Gasoline slumps as end of driving season nears
By Barbara Powell
DALLAS — The United States is heading toward the Labor Day holiday with the lowest gasoline pump prices for this time of year since 2010.
Sliding demand, the return of refinery units from Canada to Texas and the absence of hurricanes in the Atlantic Ocean have helped swell stockpiles to the highest seasonal level in three years and pushed prices down every day this month. Gasoline may drop another 0.5 cent a day in coming weeks, said Michael Green, a spokesman for AAA, the largest U.S. motoring group.
"There remains enough supply for the demand," Green said in a phone interview from Washington. "Summer trips are ending and many people are headed back to school. You will get a little spurt around Labor Day, but not enough to change things."
Gasoline is down about 9 cents this month, compared with a 33-cent jump last August, when the largest refinery in Venezuela was shut after a fire and Hurricane Isaac closed refineries along the Gulf Coast. The Energy Information Administration estimates U.S. demand for the motor fuel may slip this year to the weakest since 2001 as the economy in the U.S., the world's largest oil-consuming nation, struggles to gain momentum.
The average pump price was $3.539 a gallon Wednesday, matching the lowest level in a month, Heathrow, Fla.-based AAA said on its website.
Retail prices have fallen along with gasoline futures, which are down 2 percent in August on the Nymex. West Texas Intermediate crude oil has fallen 0.3 percent from a 16-month high on July 19 on the exchange.
Deliveries to wholesalers in the week ended Aug. 9 contracted 0.6 percent to 9.19 million a day, 1.3 percent below a year earlier, according to the EIA, the Energy Department's statistical arm. Demand typically tapers off after the Labor Day holiday, which falls this year on Sept. 2. In the past five years it has declined an average 4.2 percent during September.
Petroleos Brasileiro SA restarted a fluid catalytic cracker at its Pasadena, Texas, refinery by Aug. 13 after an unplanned shutdown. Irving Oil Corp.'s New Brunswick, Canada, plant was scheduled to restart units, including a catalytic cracker, in the week of Aug. 4 after unplanned work.
"There have been a number of unscheduled outages," Andy Lipow, president of Lipow Oil Associates LLC in Houston, said in a phone interview.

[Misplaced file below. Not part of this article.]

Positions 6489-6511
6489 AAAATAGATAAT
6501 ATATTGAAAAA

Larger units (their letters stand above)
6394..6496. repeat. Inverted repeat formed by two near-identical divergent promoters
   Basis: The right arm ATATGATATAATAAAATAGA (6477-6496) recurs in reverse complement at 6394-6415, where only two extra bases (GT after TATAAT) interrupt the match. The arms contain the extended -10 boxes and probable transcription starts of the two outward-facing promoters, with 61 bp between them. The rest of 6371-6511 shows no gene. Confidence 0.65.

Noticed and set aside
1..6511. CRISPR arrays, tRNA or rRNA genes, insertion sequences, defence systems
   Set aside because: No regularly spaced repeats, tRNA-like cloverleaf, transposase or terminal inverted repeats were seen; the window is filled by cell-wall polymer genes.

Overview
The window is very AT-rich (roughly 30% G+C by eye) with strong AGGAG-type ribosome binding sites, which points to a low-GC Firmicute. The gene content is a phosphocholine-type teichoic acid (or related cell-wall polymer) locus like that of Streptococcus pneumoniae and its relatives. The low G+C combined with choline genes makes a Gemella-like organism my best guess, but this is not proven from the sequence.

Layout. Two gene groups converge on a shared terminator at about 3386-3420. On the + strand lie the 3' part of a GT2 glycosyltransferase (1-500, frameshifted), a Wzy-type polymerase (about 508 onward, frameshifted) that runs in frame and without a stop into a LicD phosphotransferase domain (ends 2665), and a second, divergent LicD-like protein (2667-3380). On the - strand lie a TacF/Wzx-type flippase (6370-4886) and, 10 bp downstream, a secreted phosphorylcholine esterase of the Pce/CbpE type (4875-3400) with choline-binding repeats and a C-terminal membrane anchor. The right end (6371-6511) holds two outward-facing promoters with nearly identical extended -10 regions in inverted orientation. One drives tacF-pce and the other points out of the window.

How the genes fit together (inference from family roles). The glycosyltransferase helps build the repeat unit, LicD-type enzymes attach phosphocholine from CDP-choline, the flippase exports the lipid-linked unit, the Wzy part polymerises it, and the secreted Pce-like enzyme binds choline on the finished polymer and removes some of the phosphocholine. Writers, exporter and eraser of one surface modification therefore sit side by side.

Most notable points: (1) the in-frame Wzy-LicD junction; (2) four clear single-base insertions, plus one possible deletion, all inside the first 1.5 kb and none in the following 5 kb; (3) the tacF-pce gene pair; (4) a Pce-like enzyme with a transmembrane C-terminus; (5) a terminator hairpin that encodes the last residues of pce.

Sluggish demand and refineries that in the middle of July processed the most oil since 2005 boosted inventories to 223.6 million barrels in the week ended Aug. 2, the highest seasonal level in weekly data going back to 1990. Supplies last week declined 1.17 million barrels as unplanned shutdowns reduced production.
"We're at the height of driving season and stocks are plentiful," Stephen Schork, president of the Schork Group Inc., an energy-advisory company in Villanova, Penn., said by phone. "I would expect stable to slightly declining gasoline prices between now and Labor Day."
Last year, pump prices reached $3.829 a gallon on Aug. 30 as Isaac swept across the Gulf of Mexico, forcing the closure of 13 percent of the Gulf Coast's refinery capacity, and Venezuela's 645,000-barrel-a-day Amuay plant shut after a deadly explosion, reducing supplies in Central and South America.
The Atlantic hurricane season is about to enter the most active phase as conditions for the powerful storms improve across the basin. The season begins on June 1 and the busiest period falls between Aug. 20 and October. Sept. 10 is the statistical peak, according to the National Hurricane Center in Miami.
"It's still very early in the month, given the fact that hurricanes often come in August," said Tim Evans, an energy analyst at Citi Futures Perspective in New York. "But we're running out of time on the gasoline season. If there is no hurricane and refineries run smoothly, I would expect prices to continue to drop slowly."
The EIA, in its August Short-term Energy Outlook, forecast that demand will fall this year to 8.69 million barrels a day from 8.7 million in 2012. Consumption in 2014 will drop to 8.67 million barrels.
The Federal Reserve said on July 31 that it would maintain its $85 billion monthly bond buying to stimulate growth as long as it saw the economy, including the jobs market, struggling. Fed Chairman Ben Bernanke next month will probably reduce the central bank's $85 billion in monthly bond purchases, according to 65 percent of economists surveyed by Bloomberg.
"The Fed tapering is a sign the economy is getting better but the market is not too sure how the economy is going to survive without that extra push," said Phil Flynn, senior market analyst at Price Futures Group in Chicago.
Speculators betting on a late-season rally trimmed bullish bets on gasoline for the first time in five weeks in the seven days ended Aug. 6. Hedge funds reduced net-long positions by 2 percent to 70,346 contracts of futures and options, the Commodity Futures Trading Commission said Aug. 9 in its weekly Commitments of Traders report.
Bullish bets had increased in the prior four weeks to a four-month high on speculation the Obama administration wouldn't act to ease requirements for blending ethanol into gasoline, which refiners said was driving up the price of fuel.
The Environmental Protection Agency said Aug. 6 that it will allow four extra months to meet this year's requirement to blend 13.8 billion gallons of ethanol into gasoline under the 2007 Renewable Fuels Standard and that it may adjust next year's quotas. The cost of Renewable Identification Numbers, or RINs, which track compliance with the law, sank 34 percent this month to 72 cents yesterday, according to data compiled by Bloomberg.
"Refinery outages are easing," said Amrita Sen, chief oil market strategist at Energy Aspects Ltd., a research company in London. "With the RINs situation, sentiment has turned bearish."
— With assistance from Brian K. Sullivan in Boston and Mario Parker in Chicago.